The game Alec Baldwin couldn't stop playing


SMALL PRINT:THE AEROPLANE doors were closed but there was a delay on the runway, so actor Alec Baldwin continued playing Words With Friends on his smartphone despite the fact that all mobile devices were supposed to have been switched off. His actions got him thrown off an American Airlines flight from New York to Los Angeles on Tuesday and had many people asking: “What is Words With Friends?”

To anyone who has played this cult game, which is similar to Scrabble, it would have been no surprise to hear that Baldwin had locked himself into the aircraft’s toilet so that he could continue playing the game while waiting for take-off.

Since its debut two years ago, Words With Friends has been among the most downloaded smartphone apps and has built up a huge following.

Baldwin’s spokesman, Matthew Hiltzik, speaking about the aircraft incident, said: “Alec loves Words With Friends so much that he was willing to leave a plane for it.”

Words With Friends is a multiplayer word game typically played on a phone. Players receive a random assortment of letters on tiles and use them to form words on grid. The game is played against other online users over the phone.

Players can take as long as they like over their word choices, meaning that some games go on for weeks.

The phone app sends a ping alert telling players when when it’s their turn to play.

People get so involved in Words With Friends that it has been labelled “the crystal meth of language games”.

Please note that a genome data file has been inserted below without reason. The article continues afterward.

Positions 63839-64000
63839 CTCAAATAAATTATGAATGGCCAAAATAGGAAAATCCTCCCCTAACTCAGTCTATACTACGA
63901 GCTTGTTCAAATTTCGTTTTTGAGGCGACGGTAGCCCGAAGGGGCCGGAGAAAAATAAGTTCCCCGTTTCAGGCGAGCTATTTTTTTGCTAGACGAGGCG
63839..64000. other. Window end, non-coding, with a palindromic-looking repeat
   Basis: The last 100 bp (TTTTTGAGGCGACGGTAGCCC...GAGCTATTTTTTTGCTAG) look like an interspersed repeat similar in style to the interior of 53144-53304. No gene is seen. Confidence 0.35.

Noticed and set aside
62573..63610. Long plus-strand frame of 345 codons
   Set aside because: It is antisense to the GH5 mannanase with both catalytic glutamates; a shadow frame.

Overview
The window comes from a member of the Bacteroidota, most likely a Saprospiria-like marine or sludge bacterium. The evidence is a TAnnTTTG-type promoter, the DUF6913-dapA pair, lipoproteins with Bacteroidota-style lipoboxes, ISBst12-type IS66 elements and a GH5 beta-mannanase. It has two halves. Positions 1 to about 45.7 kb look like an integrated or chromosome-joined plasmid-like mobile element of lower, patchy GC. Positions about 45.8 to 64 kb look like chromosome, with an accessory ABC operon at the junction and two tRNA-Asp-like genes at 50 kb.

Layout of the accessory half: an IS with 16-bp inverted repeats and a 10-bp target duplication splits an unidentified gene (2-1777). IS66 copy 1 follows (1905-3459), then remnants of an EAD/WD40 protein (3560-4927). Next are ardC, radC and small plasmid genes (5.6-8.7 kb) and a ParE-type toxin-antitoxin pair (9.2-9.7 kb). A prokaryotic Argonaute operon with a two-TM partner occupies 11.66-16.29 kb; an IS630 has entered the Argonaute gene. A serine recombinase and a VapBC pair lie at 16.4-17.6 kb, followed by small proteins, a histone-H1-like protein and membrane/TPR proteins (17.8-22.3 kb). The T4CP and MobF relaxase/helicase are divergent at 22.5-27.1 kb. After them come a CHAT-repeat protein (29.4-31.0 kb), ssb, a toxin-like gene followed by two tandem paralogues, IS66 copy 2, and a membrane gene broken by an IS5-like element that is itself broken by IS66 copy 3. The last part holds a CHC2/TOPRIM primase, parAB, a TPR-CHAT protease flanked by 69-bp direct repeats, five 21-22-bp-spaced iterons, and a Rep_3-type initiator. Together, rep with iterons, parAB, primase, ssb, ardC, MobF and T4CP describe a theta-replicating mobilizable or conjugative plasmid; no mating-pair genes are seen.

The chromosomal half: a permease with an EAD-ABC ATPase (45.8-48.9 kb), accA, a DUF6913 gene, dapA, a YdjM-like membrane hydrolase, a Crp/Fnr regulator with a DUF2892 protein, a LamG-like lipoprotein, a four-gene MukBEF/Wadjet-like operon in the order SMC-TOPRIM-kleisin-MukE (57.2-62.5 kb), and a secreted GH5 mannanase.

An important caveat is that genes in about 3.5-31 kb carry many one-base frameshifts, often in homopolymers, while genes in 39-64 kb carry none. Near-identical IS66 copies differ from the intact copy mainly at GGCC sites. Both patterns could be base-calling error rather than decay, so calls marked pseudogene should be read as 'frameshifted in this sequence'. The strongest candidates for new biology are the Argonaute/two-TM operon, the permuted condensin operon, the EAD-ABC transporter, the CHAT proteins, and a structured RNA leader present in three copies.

The game’s maker, Zynga, immediately pressed the Baldwin incident into service as a marketing tool. The company started a Twitter campaign, #letAlecPlay, and released an “official statement”, a Words With Friends game board that spelt out “A Baldwin 1, American Air O”.

The Words With Friends community rushed to Baldwin’s defence. While some people said that you do need to switch off your mobile device when asked to do so on an aircraft, no one was surprised by Baldwin’s commitment to the Words With Friends cause.

Brian Boyd

Puppets of the class war?

‘LIBERAL Hollywood depicting a successful businessman as evil? That’s not new!” said Fox News presenter Eric Bolling, complaining about the villain of the new Muppets movie, Tex Richman. “We’re teaching our kids class warfare. Where are we: communist China?” asked Bolling.

“I just wish liberals could leave little kids alone,” added fellow host Andrea Tantaros.

It’s not the first time that kids’ entertainment has been branded leftie propaganda.

In 2005, innocent, asexual Spongebob Squarepants was accused of promoting homosexuality, apparently because he holds hands with his best friend, a starfish named Patrick. A Spongebob video was “potentially brainwashing kids”, Paul Batura, a spokesman for Focus on Family said.

Elsewhere, Happy Feetcame under fire for its environmental message and for supposedly promoting a “gay lifestyle”. James Dobson, also of Focus on Family, complained that it subliminally criticised the religious right too.

More recently, Happy Feet Twohas been criticised for supposedly promoting homosexuality, apparently because one tiny krill, voiced by Brad Pitt, says to his best friend: “No hanky-panky.”

Political antagonism is a feature of US media, but pundits should remember that a penguin is sometimes just a penguin.

Joe Griffin